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Perhaps, Isaac… perhaps.

Towards a more diverse industry

Perhaps I’m just a dreamer or a chronic and hopeless optimist, but I would have been quite surprised if the ASA deemed the ad to be inappropriate and if any advertising body actually banned it. I like to think that, even though the path ahead is still long and twisted, there have been some amazing steps taken in the past 20 years or so, and that diversity and inclusion are all but getting worse in the industry.

Perhaps one point of concern is this warning issued by the Investment Association to top UK firms. It seems that some top brands, agencies and companies are not exactly practising what they preach, and that their top boards are not as diverse as they should be. Hopefully this warning to the biggest 350 listed firms will be an important step towards reaching true diversity by the end of this very year.

But this is the thing: we know people don’t like change. As professionals who constantly work to clients standards, we should know what that means. It will take some negotiation and certainly a more prominent push in the right direction, but the industry will become more diverse and regulatory/chartered bodies are starting to realise the need for that, too. That is encouraging, and certainly something to look forward to in the near future.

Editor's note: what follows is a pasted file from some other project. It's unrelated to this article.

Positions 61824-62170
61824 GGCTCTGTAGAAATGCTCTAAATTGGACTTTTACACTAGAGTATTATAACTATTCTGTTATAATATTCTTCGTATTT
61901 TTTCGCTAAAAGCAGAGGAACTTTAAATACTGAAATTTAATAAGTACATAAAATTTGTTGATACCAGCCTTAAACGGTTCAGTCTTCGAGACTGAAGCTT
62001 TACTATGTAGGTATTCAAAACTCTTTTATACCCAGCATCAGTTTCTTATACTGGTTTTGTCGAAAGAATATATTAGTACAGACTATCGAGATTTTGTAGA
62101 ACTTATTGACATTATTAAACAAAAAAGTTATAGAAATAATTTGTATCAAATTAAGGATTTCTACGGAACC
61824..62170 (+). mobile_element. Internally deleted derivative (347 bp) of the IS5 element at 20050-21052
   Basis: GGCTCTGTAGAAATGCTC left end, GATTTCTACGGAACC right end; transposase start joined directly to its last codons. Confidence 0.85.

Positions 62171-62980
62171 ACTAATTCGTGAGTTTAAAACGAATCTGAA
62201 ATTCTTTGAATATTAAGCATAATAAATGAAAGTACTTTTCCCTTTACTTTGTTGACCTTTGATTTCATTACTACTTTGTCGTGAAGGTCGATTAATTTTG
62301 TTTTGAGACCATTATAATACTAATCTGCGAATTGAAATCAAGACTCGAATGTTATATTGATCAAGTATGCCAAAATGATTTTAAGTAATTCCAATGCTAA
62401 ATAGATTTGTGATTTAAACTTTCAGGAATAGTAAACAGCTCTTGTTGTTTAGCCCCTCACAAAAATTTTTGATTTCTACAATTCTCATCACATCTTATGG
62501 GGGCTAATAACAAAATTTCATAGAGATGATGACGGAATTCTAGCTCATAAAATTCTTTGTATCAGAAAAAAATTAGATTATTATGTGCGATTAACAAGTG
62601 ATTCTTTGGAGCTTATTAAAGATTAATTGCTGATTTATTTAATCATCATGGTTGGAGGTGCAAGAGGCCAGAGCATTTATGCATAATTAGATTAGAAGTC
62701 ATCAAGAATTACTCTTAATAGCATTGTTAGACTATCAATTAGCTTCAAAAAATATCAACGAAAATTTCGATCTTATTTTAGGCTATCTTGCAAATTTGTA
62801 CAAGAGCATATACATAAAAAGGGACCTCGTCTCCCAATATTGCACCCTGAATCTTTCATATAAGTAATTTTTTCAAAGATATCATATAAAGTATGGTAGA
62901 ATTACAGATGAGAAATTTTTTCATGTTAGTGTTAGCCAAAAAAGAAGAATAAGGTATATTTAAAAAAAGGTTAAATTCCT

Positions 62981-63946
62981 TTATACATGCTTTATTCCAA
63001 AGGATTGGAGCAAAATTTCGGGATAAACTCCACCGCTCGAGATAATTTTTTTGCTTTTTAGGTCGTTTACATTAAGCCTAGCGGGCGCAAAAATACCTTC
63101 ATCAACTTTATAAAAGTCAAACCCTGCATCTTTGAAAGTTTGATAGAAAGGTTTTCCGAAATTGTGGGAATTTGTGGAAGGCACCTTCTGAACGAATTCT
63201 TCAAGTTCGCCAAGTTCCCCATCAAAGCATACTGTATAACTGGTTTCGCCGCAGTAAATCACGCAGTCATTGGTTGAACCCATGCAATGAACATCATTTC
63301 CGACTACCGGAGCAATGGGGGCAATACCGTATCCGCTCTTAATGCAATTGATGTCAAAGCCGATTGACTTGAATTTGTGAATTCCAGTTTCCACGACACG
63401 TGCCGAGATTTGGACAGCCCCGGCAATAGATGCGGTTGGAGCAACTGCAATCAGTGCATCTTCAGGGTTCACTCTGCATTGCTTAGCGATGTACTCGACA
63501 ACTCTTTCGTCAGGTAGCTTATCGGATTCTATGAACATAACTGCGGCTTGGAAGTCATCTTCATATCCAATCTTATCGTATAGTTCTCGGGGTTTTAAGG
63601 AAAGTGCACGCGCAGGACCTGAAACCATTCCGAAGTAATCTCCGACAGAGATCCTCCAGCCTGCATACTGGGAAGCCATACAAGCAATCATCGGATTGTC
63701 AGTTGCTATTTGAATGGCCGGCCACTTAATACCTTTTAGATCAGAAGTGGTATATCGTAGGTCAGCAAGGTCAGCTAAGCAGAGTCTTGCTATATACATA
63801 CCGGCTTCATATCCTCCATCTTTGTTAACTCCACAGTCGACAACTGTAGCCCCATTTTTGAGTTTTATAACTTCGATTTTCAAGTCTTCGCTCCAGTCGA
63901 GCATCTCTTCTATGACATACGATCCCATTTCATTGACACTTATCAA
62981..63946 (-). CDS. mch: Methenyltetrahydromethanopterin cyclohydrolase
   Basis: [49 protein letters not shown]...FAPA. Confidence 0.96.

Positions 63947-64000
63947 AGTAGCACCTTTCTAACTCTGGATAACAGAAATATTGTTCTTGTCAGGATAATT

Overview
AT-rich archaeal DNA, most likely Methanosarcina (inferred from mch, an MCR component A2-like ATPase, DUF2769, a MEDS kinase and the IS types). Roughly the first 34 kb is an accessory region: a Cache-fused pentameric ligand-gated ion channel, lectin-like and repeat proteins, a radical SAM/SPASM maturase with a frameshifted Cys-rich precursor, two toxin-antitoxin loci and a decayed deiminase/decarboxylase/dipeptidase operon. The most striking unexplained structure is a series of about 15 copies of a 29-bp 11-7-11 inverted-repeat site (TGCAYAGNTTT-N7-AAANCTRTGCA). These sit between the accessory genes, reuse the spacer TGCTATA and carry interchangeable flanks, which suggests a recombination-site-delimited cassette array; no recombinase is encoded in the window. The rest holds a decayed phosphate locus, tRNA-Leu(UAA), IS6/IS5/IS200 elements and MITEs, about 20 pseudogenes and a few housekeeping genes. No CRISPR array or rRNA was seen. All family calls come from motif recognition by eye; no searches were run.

And if all that it takes is for creative teams to start somewhat of a grassroots movement to reach that goal, so be it. The creative professionals of today will be the top managers and board members of tomorrow.

So as we approach yet another Pride Month, think of how you can make a difference. We have published loads of articles on internship/apprenticeship programmes to promote diversity, tips and tricks for HR departments here and there, and most importantly the best and worst marketing practices to show support to the LGBT+ community.

Don’t be a stranger. Plan something big this Pride Month, something the entire industry will remember.

The leaders, managers and board members of tomorrow will be grateful for that.